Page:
Lt. Marvin Metzler stands as ramrod straight at 90 as he did at 17 when he joined the U.S. Navy on July 7, 1937, four years before the United States entered World War II.
By the time his first hitch was over, the United States was at war and he spent another five years on Navy cruisers in the South Pacific, surviving five major battles.
The self-taught draftsman, who now lives at Westpark Village Retirement Community in Billings, turned his war memories into an incredibly detailed map of the major Pacific sea battles. A copy of Metzler's work hangs in the Pentagon in Washington, D.C., and President George H.W. Bush, a Navy aviator, has a personal copy.
"He wrote me a thank you note for the map. He was the one shot down in World War II," Metzler said.
A plane Bush was flying was shot down on Sept. 2, 1944.
The map, which details U.S. and Japanese ships in the major battles, took Metzler, a radioman, 2-1/2 years to draw.
And the map sparked an idea for Cathy Shannon, who is in charge of activities at Westpark Village.
"It brought back a lot of memories for residents here and they started telling their stories," she said.
So, she collected wartime photos and current photos, uniforms, metals and other memorabilia from the other 28 men and women living at Westpark who served in WWII and compiled a large display. The veterans were honored during a luncheon Thursday.
Pointing to the Battle of Cape Esperance near Guadalcanal in October 1942, Metzler recalled the war getting personal when the enemy shot up his ship, the USS Salt Lake City, with 5- and 8-inch guns.
His older brother, Larry Metzler, was at the tip of a mast in a conning tower reporting the battle action.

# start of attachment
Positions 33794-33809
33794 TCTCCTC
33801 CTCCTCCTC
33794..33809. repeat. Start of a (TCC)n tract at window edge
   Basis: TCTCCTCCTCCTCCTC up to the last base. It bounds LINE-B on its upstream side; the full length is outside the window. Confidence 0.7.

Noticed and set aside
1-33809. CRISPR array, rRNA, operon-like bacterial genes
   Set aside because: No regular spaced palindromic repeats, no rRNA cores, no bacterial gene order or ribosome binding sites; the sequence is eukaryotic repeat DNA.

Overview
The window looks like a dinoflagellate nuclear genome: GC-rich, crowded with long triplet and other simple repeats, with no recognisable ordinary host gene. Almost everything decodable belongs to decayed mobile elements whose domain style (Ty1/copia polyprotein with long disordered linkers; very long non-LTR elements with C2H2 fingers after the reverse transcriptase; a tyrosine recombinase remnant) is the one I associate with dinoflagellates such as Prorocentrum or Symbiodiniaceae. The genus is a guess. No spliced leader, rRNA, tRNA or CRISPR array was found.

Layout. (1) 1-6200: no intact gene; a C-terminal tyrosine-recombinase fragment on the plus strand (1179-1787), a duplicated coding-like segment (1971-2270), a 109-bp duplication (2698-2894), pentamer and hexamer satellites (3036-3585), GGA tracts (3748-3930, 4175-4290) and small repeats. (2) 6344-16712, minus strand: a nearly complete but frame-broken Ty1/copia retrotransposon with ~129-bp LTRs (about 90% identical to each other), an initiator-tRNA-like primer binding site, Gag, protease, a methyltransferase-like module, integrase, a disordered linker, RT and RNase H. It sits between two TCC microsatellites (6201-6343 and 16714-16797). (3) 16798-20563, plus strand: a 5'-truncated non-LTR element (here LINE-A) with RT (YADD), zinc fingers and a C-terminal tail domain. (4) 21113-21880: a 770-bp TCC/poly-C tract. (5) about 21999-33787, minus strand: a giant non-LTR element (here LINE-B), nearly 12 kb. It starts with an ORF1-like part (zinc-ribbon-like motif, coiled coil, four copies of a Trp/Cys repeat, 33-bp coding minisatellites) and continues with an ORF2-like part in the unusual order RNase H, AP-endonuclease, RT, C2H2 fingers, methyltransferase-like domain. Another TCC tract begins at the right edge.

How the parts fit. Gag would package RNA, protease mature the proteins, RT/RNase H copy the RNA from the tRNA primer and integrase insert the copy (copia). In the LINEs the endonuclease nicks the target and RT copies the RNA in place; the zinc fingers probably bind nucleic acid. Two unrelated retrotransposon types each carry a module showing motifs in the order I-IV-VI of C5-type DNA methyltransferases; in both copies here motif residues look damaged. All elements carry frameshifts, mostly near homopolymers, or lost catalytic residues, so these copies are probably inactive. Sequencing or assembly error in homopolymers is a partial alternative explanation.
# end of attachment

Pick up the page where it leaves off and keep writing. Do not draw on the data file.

"Here are the Japanese ships coming at us," Metzler said, pointing to a battle scene. "An 8-inch shell hit the deck, blew fragments up the mast and killed the chief fire control man right beside my brother. Larry had to take over the 8-inch gun, and he got a Bronze Star for it."
The USS Salt Lake City lost five men in that battle but probably stopped the Japanese from severely damaging the nearby USS Boise, Metzler said. He also sailed on the USS Santa Fe, a light cruiser.
Other highlights of his naval career included joining in the bombardment of Okinawa, Tokyo and Iwo Jima, and transporting President Franklin Roosevelt through the Panama Canal.
The Fresno, Calif., native married Venita Wilson in 1943 and spent his career as a draftsman at the California Department of Transportation.
Their son, Mike Metzler, and his wife, Carol, convinced Marvin and Venita to move to Billings three months ago. They also encouraged Marvin to display his map, which he sells, for Veterans Day.
Having two brothers enlist in the Navy in the 1930s was not a coincidence, Carol Metzler said.
"They could get food all the time on the ship because it was the Depression and they were hungry," she said.
The Japanese surrendered in August 1945 and that December, after nine years in the Navy, Metzler's ship sailed under the Golden Gate Bridge in time for him to head home to Fresno for the holidays.